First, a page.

School of Earth, Energy and Environmental Sciences
Showing 11-20 of 43 Results
The Cecil H. and Ida M. Green Professor in Geophysics, Emeritus
Current Research and Scholarly InterestsBiographical Information
Jerry M. Harris is the Cecil and Ida Green Professor of Geophysics and Associate Dean for the Office of Multicultural Affairs. He joined Stanford in 1988 following 11 years in private industry. He served five years as Geophysics department chair, was the Founding Director of the Stanford Center for Computational Earth and Environmental Science (CEES), and co-launched Stanford's Global Climate and Energy Project (GCEP). Graduates from Jerry's research group, the Stanford Wave Physics Lab, work in private industry, government labs, and universities.
My research interests address the physics and dynamics of seismic and electromagnetic waves in complex media. My approach to these problems includes theory, numerical simulation, laboratory methods, and the analysis of field data. My group, collectively known as the Stanford Wave Physics Laboratory, specializes on high frequency borehole methods and low frequency labratory methods. We apply this research to the characterization and monitoring of petroleum and CO2 storage reservoirs.
I teach courses on waves phenomena for borehole geophysics and tomography. I recently introduced and co-taught a new course on computational geosciences.
I was the First Vice President of the Society of Exploration Geophysicists in 2003-04, and have served as the Distinguished Lecturer for the SPE, SEG, and AAPG.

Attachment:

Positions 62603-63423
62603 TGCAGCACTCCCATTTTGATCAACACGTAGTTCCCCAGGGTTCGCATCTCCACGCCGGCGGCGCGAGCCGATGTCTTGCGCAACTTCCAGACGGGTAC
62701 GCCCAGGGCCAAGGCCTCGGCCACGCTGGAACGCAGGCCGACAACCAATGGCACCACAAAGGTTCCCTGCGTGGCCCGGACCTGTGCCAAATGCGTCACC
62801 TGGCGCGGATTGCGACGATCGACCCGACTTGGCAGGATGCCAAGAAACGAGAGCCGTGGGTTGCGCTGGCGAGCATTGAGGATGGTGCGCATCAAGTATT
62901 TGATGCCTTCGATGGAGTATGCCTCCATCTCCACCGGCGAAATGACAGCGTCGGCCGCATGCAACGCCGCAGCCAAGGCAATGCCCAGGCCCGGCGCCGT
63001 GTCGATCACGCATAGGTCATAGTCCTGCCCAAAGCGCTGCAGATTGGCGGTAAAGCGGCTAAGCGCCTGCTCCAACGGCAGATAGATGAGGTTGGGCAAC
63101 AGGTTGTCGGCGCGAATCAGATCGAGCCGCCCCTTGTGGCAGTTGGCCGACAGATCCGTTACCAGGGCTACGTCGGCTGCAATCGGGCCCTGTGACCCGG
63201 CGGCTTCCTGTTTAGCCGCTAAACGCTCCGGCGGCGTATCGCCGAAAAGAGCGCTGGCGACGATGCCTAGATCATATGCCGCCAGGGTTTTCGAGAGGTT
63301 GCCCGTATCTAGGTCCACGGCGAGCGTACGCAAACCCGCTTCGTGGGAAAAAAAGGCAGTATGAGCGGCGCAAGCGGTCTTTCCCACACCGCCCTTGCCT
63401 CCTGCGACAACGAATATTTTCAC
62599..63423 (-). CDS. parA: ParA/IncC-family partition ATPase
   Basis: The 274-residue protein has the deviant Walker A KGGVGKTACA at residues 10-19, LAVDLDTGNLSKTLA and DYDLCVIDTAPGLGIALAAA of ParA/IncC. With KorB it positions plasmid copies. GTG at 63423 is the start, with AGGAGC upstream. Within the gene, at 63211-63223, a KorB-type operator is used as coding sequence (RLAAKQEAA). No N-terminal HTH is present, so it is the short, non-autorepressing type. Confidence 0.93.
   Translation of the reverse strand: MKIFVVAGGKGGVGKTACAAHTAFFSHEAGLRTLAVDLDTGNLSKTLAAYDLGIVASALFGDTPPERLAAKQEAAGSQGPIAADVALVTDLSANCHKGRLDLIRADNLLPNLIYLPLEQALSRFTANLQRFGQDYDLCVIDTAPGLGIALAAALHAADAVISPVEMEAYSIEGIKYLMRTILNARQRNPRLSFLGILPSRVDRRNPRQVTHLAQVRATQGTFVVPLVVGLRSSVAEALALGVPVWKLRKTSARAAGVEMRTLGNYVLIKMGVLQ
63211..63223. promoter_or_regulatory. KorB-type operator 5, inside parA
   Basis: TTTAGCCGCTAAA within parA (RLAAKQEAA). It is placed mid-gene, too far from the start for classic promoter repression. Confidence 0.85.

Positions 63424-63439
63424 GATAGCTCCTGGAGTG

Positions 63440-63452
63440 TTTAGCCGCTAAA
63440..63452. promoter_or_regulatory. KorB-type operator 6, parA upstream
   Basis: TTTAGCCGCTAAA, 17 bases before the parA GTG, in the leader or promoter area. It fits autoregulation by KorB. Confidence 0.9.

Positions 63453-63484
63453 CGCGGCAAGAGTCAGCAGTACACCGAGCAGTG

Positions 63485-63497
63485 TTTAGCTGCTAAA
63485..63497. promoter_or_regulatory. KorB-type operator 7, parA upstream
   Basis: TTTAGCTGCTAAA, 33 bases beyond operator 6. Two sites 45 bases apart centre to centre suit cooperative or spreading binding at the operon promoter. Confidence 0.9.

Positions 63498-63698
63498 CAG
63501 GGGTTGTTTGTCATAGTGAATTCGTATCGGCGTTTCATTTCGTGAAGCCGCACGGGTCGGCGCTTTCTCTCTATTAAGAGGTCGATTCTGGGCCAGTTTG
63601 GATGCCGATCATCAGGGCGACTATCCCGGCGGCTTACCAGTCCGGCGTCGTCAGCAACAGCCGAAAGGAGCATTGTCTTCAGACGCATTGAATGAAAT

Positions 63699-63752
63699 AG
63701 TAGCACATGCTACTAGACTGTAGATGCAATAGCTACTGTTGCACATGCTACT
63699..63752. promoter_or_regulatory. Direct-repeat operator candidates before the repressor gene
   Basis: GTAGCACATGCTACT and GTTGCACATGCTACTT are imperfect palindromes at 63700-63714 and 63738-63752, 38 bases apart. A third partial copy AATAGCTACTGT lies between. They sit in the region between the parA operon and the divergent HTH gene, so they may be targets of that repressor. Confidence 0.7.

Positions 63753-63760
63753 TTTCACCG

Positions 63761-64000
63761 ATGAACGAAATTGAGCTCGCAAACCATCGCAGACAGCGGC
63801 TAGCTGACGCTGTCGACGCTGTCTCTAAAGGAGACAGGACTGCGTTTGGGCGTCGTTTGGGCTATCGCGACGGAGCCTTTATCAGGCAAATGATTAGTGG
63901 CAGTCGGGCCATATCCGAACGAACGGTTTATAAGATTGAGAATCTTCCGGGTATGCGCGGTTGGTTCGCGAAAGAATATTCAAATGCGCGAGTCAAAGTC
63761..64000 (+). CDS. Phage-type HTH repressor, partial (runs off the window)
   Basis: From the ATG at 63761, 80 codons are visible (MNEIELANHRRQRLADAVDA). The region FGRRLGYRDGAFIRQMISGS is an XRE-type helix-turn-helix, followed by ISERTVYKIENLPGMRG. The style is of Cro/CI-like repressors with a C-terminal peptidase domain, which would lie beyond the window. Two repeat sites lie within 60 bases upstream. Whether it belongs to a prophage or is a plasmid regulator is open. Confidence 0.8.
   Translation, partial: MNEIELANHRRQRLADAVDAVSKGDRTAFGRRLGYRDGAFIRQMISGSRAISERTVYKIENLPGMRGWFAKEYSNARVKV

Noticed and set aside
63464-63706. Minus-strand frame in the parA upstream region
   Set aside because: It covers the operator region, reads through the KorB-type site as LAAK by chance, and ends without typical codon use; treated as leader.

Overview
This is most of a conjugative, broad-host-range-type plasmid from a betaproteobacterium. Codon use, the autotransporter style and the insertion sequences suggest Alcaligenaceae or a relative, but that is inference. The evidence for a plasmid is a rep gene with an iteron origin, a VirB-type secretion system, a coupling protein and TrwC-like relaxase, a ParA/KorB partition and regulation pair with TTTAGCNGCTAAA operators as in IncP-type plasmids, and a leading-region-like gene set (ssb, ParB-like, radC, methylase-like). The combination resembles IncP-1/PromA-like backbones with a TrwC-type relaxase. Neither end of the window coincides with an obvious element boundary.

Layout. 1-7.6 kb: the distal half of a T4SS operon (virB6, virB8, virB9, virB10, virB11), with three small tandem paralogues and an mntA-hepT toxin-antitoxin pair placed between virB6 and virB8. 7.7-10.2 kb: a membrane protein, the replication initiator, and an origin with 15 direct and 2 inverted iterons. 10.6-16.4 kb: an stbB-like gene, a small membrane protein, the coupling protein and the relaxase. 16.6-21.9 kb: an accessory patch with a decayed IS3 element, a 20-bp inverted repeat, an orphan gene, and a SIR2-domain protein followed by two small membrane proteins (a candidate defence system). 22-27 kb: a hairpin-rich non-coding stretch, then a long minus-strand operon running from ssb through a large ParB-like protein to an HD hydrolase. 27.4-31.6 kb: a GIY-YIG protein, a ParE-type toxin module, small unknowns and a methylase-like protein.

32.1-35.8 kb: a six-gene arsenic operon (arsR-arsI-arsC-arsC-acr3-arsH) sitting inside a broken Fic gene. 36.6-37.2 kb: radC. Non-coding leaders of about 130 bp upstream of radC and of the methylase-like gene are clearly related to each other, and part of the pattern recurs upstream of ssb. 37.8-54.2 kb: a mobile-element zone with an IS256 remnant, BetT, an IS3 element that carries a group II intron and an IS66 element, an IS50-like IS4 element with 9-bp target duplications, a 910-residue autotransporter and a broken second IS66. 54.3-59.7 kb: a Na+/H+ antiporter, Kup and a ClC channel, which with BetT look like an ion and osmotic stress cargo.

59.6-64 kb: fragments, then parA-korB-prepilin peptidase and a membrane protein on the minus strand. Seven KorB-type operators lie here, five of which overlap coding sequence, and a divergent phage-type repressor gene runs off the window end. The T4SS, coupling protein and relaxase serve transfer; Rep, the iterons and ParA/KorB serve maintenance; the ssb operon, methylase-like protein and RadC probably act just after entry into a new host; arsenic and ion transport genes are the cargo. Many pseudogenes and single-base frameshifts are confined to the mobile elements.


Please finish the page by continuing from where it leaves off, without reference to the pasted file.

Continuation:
John A. Harrison
Visiting Professor, Earth System Science
BioDue largely to human activities associated with food and energy production, the world is experiencing an un-precedented mobilization of nutrients such as nitrogen (N) and phosphorus (P). A substantial portion of this mobilized N and P flows into streams and rivers, and eventually down to coastal waters, where nutrient over-enrichment has been associated with a host of environmental impacts. En route to the ocean, these nutrients can alter ecosystem function as well as the balance of atmospheric greenhouse gases.
I use experimental and spatially explicit modeling approaches to elucidate processes governing the mobilization, transport, transformation, and ecosystem/biogeochemical impacts of land-based N, P, and other bio-active elements. For more information about me and my research group, please see my Washington State University research page: https://labs.wsu.edu/gcwblab/
Professor of the Practice, Earth Systems Program
BioThomas Hayden is Director of the Master of Arts in Earth Systems, Environmental Communication Program at Stanford University. He teaches science and environmental communication and journalism in Stanford's School of Earth, Energy & Environmental Sciences and Graduate Program in Journalism. He came to Stanford in 2008, following a career of reporting and writing about science and environmental issues for national and international publications.
Hayden’s journalism career began at Newsweek magazine in New York, where he was an American Association for the Advancement of Science Mass Media fellow in 1997. In 2000, he moved to US News & World Report in Washington, DC, where he covered science, the environment, medicine, culture and breaking news as a senior writer. Since 2005, Hayden has been a freelance journalist. His cover stories have appeared in publications including Wired, Smithsonian, National Geographic, Washington Post Book World and many others. He has reported from South America, Europe, and Asia; and North America from New Orleans to the Canadian Arctic.